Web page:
The European Union Treaty is a substantial antitrust and competition component that was built through much discussion, argument and agreement to specific details. The competition pages can be read, article by article at the European Union Competition site.
Article 102 of the treaty summarizes the law that covers abuse of a dominant position in the following words:
“Any abuse by one or more undertakings of a dominant position within the internal market or in a substantial part of it shall be prohibited as incompatible with the internal market in so far as it may affect trade between Member States.” This Article has been the source of many cases that either involve abuse of dominant position or are being explored as possible abuse because they are new situations that require more clarity and refinement of the law.
The first specific area of Article 102 includes directly or indirectly committing unfair purchase or selling prices or other unfair trading conditions.
The second specific area of article 102 involves limiting production, markets or technical development to the prejudice of consumer.
The third specific area in Article 102 involves applying dissimilar conditions to equivalent transactions with other trading parties, thereby placing them at a competitive disadvantage;
The fourth specific area involves making the conclusion of contracts subject to acceptance by the other parties of supplementary obligations which, by their nature or according to commercial usage, have no connection with the subject of such contracts.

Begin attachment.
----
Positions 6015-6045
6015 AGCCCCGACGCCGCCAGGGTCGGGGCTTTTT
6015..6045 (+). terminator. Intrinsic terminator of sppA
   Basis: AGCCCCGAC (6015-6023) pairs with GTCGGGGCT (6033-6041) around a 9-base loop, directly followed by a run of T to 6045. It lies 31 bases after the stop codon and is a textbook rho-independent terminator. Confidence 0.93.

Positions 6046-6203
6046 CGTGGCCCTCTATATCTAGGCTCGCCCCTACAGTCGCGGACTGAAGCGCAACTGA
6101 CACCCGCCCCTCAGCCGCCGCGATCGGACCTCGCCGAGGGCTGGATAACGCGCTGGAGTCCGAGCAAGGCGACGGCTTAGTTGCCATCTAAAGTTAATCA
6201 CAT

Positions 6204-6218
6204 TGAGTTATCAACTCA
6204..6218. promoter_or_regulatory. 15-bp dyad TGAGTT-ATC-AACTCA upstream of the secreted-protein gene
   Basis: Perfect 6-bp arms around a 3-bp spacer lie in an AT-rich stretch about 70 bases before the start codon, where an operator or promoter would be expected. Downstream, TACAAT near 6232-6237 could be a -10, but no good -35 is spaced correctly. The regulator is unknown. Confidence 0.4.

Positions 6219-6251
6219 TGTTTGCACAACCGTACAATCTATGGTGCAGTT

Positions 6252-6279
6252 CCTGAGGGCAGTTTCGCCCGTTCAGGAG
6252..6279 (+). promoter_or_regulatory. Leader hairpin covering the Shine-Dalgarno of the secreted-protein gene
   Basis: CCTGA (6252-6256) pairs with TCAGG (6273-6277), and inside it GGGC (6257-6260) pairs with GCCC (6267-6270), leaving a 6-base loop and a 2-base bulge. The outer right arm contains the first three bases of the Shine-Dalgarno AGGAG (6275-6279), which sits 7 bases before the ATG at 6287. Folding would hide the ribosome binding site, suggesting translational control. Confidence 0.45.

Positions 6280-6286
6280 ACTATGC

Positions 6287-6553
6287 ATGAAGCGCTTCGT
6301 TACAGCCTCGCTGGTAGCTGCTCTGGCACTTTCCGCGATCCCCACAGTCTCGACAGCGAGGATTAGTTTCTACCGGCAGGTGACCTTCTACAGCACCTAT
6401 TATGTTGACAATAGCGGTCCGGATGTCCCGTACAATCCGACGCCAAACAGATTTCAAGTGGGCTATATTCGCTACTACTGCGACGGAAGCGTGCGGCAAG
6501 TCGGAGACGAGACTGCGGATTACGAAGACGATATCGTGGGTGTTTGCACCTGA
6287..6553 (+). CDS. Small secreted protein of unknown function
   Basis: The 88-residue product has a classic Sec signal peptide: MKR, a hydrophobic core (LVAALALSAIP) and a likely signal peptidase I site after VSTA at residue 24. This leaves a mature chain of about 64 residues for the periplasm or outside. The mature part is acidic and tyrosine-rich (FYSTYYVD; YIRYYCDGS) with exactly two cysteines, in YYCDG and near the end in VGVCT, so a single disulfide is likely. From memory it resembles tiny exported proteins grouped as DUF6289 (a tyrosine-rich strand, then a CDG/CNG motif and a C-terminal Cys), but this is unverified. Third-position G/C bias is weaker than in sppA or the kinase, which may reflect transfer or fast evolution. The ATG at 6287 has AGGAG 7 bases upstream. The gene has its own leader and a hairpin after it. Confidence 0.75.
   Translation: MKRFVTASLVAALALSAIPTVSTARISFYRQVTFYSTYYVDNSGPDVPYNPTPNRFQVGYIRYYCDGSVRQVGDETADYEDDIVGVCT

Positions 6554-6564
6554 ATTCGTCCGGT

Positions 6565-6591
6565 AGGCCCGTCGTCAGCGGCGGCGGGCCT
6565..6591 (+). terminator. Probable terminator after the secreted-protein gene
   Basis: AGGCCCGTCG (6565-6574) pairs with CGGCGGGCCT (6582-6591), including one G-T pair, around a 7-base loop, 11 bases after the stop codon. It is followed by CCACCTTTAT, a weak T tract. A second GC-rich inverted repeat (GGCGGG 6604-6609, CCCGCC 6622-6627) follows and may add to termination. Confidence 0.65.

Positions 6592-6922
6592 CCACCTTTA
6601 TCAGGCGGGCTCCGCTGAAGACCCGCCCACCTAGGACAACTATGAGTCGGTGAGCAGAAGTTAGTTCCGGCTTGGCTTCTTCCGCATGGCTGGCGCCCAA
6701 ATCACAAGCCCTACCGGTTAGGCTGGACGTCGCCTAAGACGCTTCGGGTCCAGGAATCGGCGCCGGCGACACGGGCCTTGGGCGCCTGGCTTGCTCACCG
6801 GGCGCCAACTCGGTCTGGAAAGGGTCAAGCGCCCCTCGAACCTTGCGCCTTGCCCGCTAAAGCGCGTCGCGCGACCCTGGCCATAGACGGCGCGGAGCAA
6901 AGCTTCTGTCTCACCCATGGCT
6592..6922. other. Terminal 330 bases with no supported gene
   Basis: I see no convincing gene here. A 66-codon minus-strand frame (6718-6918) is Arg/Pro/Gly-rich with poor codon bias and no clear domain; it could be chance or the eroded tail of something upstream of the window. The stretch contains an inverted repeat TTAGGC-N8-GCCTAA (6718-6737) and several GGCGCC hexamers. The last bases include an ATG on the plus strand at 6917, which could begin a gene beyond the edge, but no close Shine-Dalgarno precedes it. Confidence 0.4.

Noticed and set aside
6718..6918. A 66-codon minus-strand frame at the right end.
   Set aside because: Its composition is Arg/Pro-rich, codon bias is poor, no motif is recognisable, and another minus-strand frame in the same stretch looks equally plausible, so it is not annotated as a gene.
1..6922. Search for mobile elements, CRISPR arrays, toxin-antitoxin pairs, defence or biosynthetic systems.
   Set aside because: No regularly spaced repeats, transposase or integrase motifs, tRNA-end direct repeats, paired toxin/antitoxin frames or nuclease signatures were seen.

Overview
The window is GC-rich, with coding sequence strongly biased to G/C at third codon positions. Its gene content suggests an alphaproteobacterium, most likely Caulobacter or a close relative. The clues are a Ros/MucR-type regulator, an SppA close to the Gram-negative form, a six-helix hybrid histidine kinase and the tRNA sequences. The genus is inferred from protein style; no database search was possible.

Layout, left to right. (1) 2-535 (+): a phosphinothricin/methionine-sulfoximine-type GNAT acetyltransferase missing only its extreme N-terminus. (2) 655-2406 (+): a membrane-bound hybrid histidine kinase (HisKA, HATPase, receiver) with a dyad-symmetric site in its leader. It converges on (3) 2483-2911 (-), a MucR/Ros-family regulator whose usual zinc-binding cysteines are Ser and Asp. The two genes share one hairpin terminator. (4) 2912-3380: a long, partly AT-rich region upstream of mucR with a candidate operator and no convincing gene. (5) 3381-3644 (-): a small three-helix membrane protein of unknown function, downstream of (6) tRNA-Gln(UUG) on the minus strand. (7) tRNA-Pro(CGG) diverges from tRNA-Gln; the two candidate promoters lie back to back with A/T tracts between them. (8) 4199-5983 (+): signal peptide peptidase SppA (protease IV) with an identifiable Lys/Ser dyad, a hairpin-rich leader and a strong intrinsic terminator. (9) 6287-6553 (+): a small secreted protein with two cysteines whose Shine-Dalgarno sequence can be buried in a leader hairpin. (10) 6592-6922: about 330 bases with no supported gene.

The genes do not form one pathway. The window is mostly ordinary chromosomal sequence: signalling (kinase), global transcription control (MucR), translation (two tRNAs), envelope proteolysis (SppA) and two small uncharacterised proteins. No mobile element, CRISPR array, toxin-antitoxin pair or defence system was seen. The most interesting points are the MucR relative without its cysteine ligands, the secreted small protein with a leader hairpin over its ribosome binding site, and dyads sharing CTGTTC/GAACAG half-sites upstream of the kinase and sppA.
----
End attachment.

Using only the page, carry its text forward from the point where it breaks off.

Some EU antitrust complaints and lawsuits have resulted in sanctions and fines, while others may be seen as using the antitrust articles to cause trouble for competitors or enemies. Whether the dispute sets Wikileaks against Mastercard, HP against Oracle, one Credit Default Swap bank against another, or a small shopping site against Google, the issues will reach outside of the EU and will be active and lively for a long time. Here are some of the more prominent examples of specific cases involving Article 102 and abuse of dominant position:
Wikileaks and Data Cell v. Visa and MasterCard
In a well known cases, Wikileaks and Data Cell filed a lawsuit with the EU against Visa and MasterCard, which is accused of engaging in an unlawful financial blockade that is backed by the U.S.
Articles 101 and 102 are both cited in the Wikileaks complaints, according to PC World.
In late 2010, both Visa and MasterCard cut off credit card transactions for the two firms and refused to reinstate them. Of course, Data Cell was one of the services that was involved with funneling money to Wikileaks after the theft of U.S. diplomatic secrets, which is a crime against the U.S.
Spain, Hewlett Packard and Oracle
Eweek summarizes the Article 102 related allegations of anti competitive practices by Oracle, and mentions other cases against Microsoft, IBM and more.
Google’s dominant position as the major online search engine in the world has led to a long series of EU antitrust problems for the monster firm. As of August 2, there were 9 antitrust lawsuits against Google that have been accepted by the EU, and either Article 101 or Article 102 is at play in all of them.
In one case, according to ACGA, Google is accused of putting its own services ahead of the competition in search results, whether the competition paid for optimal search results placement or not.
Search Engine Watch describes the case of Deals Du Jour, a French daily deals company which was blocked from using Google AdSense to raise money. The Deals Du Jour website was also removed from Google’s search index. Google also has moved into the daily discount arena, but maintains that there must have been a violation of AdSense policies behind Deals Du Jour being kicked out of the system.